Rainwater Collection Grows Next Generation of Environmental Stewards


By: Leiba Chaya David

Water crisis is fast becoming an ever-present part of life around the world. Until recently, Israel experienced a perpetual water shortage that reached extreme proportions, primarily due to drought and over-consumption.

For the past several decades, Jewish National Fund (JNF) has worked to alleviate and mitigate Israel’s chronic water shortage through a range of water collection and conservation initiatives. For example, JNF’s construction of close to 250 water reservoirs, which store reused and treated wastewater for agriculture, and also collect flood and runoff water, effectively free up fresh water for human consumption. Likewise, JNF’s research on water treatment and geothermal water sources increase Israel’s water supply.

Solutions in the School Yard
For the thousands of school children who participate yearly in the Green Horizons-JNF Rainwater Harvesting Project, solutions for water conservation can be found right outside on the playground.

These budding young environmental stewards are taking action to address a particular aspect of the water shortage – inadequate use of rainfall. Currently, only 20% of Israel’s rainfall is being used, with the other 80% lost to evaporation or runoff into sewers or to the sea. In urban areas, where roads and buildings almost completely prevent saturation into groundwater, 95% of rainwater is wasted.

Together, JNF and Green Horizons, a veteran youth leadership organization, are raising awareness about the water crisis, promoting conservation, and helping students develop skills to address environmental challenges. In 24 schools throughout the country, Green Horizons guides and JNF water professionals teach students how to build and operate a rainwater harvesting system that collects and stores water in large barrels, then redirects it into school toilets and landscaping. The system not only reduces water consumption, but also increases school-wide awareness about water conservation.

After a training period, the project is run by the students themselves, with older children teaching the younger children. Occasionally, it is the other way around. In the Acacia “open school” in Rechovot, for example, an enthusiastic and water-savvy second-grader, Alon (name changed to protect his privacy) has reportedly taken over the instruction of the high school students.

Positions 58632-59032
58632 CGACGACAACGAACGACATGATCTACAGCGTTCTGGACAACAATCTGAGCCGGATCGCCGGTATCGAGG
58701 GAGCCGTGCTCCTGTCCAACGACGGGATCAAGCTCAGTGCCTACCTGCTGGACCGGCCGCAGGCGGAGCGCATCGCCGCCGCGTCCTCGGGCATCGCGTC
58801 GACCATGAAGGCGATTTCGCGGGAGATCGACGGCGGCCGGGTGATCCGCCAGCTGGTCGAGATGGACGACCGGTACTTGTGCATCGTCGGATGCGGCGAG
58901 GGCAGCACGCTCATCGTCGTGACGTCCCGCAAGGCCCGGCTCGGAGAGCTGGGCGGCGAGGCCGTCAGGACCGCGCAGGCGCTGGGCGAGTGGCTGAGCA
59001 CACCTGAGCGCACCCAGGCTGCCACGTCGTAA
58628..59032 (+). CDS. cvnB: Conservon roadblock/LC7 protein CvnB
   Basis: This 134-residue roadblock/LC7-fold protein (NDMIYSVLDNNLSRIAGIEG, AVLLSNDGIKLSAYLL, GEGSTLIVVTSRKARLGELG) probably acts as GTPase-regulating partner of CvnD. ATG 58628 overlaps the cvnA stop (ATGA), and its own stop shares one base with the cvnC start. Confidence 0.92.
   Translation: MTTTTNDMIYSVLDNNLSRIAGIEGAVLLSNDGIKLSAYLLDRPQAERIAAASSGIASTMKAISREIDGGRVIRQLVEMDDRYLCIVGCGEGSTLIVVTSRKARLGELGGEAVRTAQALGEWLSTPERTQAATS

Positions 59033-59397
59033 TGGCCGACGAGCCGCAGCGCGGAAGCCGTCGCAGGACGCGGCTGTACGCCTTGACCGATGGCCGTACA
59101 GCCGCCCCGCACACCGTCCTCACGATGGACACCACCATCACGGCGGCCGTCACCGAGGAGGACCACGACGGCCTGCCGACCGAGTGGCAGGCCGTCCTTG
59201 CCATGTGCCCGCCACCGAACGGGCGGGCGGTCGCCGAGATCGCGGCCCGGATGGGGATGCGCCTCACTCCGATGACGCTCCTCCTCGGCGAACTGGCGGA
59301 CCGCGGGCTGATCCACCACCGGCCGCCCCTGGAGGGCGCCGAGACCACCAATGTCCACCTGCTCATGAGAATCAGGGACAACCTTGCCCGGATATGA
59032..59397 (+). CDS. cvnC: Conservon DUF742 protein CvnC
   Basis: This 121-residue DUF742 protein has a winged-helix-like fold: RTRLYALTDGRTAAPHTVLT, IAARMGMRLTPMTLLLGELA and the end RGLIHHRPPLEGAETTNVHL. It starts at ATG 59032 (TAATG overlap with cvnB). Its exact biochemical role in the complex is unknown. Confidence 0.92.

The Green Horizons-JNF partnership has already generated 24 rain harvesting projects, with astounding results. As early as December this past winter, students in one Jerusalem school had already collected 22,500 gallons of water. With some 4,500 schools in Israel, the potential to increase utilization of rainwater is impossible to ignore.

Celebrating the Harvest

Last week, 1,0press release pic2 8.4.1500 school children from 25 schools throughout the country gathered at the Be’er Sheva River Park to celebrate the culmination of another successful year of the rainwater harvesting project.

At the beginning of the mega-event, each class received a map to help them navigate 15 fun and educational stations throughout the park that were created by JNF, Green Horizons, and the Weitzman Institute. The stations required the students to complete water-related tasks, such as directing water from one place to another via channels in the dunes, or assembling a puzzle that reflected an important lesson about water conservation.

The contest’s first prize winner was a class from the Torah and Science School in Sderot, a unique press release pic 8.4.15school that combines religious and secular studies for a mostly Haredi population. As Ido, the Green Horizons project coordinator, explained:

“This really reflects the beauty of the program. Because it looks at water from a lot of perspectives – science, geography, local and global issues – it appeals to all kinds of students.”

Together with the other students, the winners signed a declaration of commitment to conserve and protect Israel’s precious water resources. When they return to school next year, the JNF-Green Horizons Rainwater Harvesting Project will continue to empower them to take charge of their own water consumption and become environmental leaders in their schools and communities.


JNF Logo

JEWISH NATIONAL FUND (JNF) began in 1901 as a dream and vision to reestablish a homeland in Israel for Jewish people everywhere. Jews the world over collected coins in iconic JNF Blue Boxes, purchasing land and planting trees until ultimately, their dream of a Jewish homeland was a reality. JNF gives all generations of Jews a unique voice in building a prosperous future for the land of Israel and its people.

JNF embodies both heart and action; our work is varied in scope but singular in benefit. We strive to bring an enhanced quality of life to all of Israel’s residents, and translate these advancements to the world beyond. JNF is greening the desert with millions of trees, building thousands of parks, creating new communities and cities for generations of Israelis to call home, bolstering Israel’s water supply, helping develop innovative arid-agriculture techniques, and educating both young and old about the founding and importance of Israel and Zionism.

JNF is a registered 501(c)(3) organization and United Nations NGO, which continuously earns top ratings from charity overseers.

For more information on JNF, call 888-JNF-0099 or visit www.jnf.org.

About Matthew Leebove

Calling Colorado home since 2004, I am honored to work for the Jewish National Fund as the Senior Campaign Executive for the Mountain States Region. I work with the Mountain State communities, connecting with individuals, organizations, and community leaders who share Jewish National Fund’s passion and goals.

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